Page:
Edmund Brisco "Henry" Ford FRS Hon. FRCP was a British ecological geneticist. He was a leader among those British biologists who investigated the role of natural selection in nature. As a schoolboy Ford became interested in lepidoptera, the group of insects which includes butterflies and moths...

 always remembered his openness and encouragement at the start of his career.

In 1925 Huxley moved to King's College London
King's College London
King's College London is a public research university located in London, United Kingdom and a constituent college of the federal University of London. King's has a claim to being the third oldest university in England, having been founded by King George IV and the Duke of Wellington in 1829, and...

 as Professor of Zoology
Zoology
Zoology |zoölogy]]), is the branch of biology that relates to the animal kingdom, including the structure, embryology, evolution, classification, habits, and distribution of all animals, both living and extinct...

, but in 1927, to the amazement of his colleagues, he resigned his chair to work full time with H.G. Wells and his son G.P. Wells on The Science of Life
The Science of Life
The Science of Life is nine books in three volumes written by Julian Huxley and G. P. Wells, edited by H. G. Wells and published by The Waverley Publishing Company Ltd in 1929-30, describing all major aspects of biology as known in the 1920s. The full details of its publishing record are as...

 (see below). For some time Huxley retained his room at King's College, and continued as Honorary Lecturer in the Zoology Department. From 1927–31 he was also Fullerian Professor of Physiology
Royal Institution
The Royal Institution of Great Britain is an organization devoted to scientific education and research, based in London.-Overview:...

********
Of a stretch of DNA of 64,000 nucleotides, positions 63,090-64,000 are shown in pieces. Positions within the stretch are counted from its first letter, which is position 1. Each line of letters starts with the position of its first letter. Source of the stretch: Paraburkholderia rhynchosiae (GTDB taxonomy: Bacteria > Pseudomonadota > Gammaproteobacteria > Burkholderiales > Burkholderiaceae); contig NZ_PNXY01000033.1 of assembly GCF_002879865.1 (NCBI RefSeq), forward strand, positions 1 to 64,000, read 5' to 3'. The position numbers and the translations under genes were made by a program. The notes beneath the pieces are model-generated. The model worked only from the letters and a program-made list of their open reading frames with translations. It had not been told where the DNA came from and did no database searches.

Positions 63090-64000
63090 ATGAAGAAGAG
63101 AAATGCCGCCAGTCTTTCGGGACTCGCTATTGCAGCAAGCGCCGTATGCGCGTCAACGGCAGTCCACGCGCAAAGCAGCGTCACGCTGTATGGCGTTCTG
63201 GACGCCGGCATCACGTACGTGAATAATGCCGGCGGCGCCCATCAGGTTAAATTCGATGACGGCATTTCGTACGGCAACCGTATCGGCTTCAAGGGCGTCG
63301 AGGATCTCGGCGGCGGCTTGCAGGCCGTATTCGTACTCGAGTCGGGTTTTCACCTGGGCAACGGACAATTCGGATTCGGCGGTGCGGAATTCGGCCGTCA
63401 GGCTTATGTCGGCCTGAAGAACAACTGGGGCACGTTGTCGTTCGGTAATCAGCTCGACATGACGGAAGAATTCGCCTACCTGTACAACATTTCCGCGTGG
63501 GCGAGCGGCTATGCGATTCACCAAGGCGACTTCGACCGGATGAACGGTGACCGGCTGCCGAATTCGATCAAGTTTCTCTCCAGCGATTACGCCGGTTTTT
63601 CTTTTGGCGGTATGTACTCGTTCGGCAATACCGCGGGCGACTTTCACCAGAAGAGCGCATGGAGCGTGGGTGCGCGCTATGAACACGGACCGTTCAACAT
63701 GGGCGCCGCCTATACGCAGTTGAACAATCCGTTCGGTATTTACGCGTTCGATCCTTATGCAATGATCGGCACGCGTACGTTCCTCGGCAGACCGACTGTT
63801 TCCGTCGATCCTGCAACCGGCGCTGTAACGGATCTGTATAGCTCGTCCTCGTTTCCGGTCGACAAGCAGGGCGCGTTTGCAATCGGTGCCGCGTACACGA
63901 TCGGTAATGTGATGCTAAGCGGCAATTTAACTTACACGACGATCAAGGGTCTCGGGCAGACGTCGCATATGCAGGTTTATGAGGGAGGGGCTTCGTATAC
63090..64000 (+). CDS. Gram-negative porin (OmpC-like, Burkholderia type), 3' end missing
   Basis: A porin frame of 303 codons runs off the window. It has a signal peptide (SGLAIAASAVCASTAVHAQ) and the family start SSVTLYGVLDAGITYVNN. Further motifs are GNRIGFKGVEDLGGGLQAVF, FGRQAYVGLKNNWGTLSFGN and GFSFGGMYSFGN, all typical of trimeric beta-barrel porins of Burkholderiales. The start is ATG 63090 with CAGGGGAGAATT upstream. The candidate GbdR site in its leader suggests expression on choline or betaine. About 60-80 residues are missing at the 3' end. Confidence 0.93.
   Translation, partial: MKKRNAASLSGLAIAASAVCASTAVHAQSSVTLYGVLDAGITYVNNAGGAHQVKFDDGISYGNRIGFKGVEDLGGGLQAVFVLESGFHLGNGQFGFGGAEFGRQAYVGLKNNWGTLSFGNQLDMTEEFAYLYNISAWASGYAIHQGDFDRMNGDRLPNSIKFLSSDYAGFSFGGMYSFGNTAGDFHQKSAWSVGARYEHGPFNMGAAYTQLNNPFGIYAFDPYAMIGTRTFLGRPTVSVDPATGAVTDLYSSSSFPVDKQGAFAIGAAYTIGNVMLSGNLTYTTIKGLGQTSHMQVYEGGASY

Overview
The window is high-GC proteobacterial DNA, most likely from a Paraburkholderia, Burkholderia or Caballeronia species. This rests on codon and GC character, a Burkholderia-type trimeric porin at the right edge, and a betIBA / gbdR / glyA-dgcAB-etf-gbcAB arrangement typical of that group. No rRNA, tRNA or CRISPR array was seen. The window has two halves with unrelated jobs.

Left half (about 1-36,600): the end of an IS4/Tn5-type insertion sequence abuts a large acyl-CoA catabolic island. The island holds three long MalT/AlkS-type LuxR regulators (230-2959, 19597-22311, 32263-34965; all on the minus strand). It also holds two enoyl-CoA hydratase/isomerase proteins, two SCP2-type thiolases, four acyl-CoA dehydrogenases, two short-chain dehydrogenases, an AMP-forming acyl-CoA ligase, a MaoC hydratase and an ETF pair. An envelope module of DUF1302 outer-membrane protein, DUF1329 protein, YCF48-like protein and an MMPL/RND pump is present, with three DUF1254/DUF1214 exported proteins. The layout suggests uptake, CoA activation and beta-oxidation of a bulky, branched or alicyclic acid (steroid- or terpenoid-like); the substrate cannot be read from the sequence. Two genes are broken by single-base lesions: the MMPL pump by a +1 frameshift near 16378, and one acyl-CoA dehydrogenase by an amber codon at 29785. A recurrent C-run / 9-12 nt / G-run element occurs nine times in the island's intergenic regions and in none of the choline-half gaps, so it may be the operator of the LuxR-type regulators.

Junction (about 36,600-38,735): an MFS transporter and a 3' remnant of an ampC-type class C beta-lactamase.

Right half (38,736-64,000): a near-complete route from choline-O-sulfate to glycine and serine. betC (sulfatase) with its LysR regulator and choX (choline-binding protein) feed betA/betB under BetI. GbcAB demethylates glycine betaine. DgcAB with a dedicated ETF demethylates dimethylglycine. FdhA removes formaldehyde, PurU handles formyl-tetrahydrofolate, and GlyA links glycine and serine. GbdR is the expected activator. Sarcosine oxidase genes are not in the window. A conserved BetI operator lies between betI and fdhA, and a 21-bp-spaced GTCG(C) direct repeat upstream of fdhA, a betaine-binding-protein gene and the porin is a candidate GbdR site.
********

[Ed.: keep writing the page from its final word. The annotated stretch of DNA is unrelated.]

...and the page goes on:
at the Royal Institution
Royal Institution
The Royal Institution of Great Britain is an organization devoted to scientific education and research, based in London.-Overview:...

, where he gave an annual lectures series. No-one realised it at the time, but he had come to the end of his life as a university academic.

In 1929, after finishing work on The Science of Life, Huxley visited East Africa
East Africa
East Africa or Eastern Africa is the easterly region of the African continent, variably defined by geography or geopolitics. In the UN scheme of geographic regions, 19 territories constitute Eastern Africa:...

 to advise the Colonial Office
Colonial Office
Colonial Office is the government agency which serves to oversee and supervise their colony* Colonial Office - The British Government department* Office of Insular Affairs - the American government agency* Reichskolonialamt - the German Colonial Office...

 on education in British East Africa (for the most part Kenya
Kenya
Kenya , officially known as the Republic of Kenya, is a country in East Africa that lies on the equator, with the Indian Ocean to its south-east...

, Uganda
Uganda
Uganda , officially the Republic of Uganda, is a landlocked country in East Africa. Uganda is also known as the "Pearl of Africa". It is bordered on the east by Kenya, on the north by South Sudan, on the west by the Democratic Republic of the Congo, on the southwest by Rwanda, and on the south by...

 and Tanganyika
Tanganyika
Tanganyika , later formally the Republic of Tanganyika, was a sovereign state in East Africa from 1961 to 1964. It was situated between the Indian Ocean and the African Great Lakes of Lake Victoria, Lake Malawi and Lake Tanganyika...